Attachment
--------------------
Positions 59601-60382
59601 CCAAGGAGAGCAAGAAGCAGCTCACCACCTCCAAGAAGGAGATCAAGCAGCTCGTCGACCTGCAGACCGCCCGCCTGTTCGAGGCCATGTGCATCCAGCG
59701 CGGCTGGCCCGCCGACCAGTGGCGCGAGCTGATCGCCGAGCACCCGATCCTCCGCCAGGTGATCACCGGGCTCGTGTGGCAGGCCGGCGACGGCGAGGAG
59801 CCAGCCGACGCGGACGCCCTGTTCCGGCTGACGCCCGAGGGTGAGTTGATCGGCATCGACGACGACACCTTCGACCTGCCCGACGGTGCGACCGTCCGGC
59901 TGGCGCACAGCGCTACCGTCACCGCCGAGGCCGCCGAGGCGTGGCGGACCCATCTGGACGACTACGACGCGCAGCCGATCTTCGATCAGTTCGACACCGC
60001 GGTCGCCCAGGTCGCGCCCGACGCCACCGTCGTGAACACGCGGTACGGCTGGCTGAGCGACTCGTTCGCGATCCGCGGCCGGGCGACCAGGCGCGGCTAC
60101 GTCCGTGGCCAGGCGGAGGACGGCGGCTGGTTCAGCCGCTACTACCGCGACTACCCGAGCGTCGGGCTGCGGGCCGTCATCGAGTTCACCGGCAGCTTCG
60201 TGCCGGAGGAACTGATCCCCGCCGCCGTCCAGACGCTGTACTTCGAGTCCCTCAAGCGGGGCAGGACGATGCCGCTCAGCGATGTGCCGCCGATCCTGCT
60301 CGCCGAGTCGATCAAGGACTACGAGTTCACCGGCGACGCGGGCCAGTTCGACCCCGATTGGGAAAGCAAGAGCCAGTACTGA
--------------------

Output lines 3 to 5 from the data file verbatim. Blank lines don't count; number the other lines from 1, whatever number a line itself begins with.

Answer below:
59701 CGGCTGGCCCGCCGACCAGTGGCGCGAGCTGATCGCCGAGCACCCGATCCTCCGCCAGGTGATCACCGGGCTCGTGTGGCAGGCCGGCGACGGCGAGGAG
59801 CCAGCCGACGCGGACGCCCTGTTCCGGCTGACGCCCGAGGGTGAGTTGATCGGCATCGACGACGACACCTTCGACCTGCCCGACGGTGCGACCGTCCGGC
59901 TGGCGCACAGCGCTACCGTCACCGCCGAGGCCGCCGAGGCGTGGCGGACCCATCTGGACGACTACGACGCGCAGCCGATCTTCGATCAGTTCGACACCGC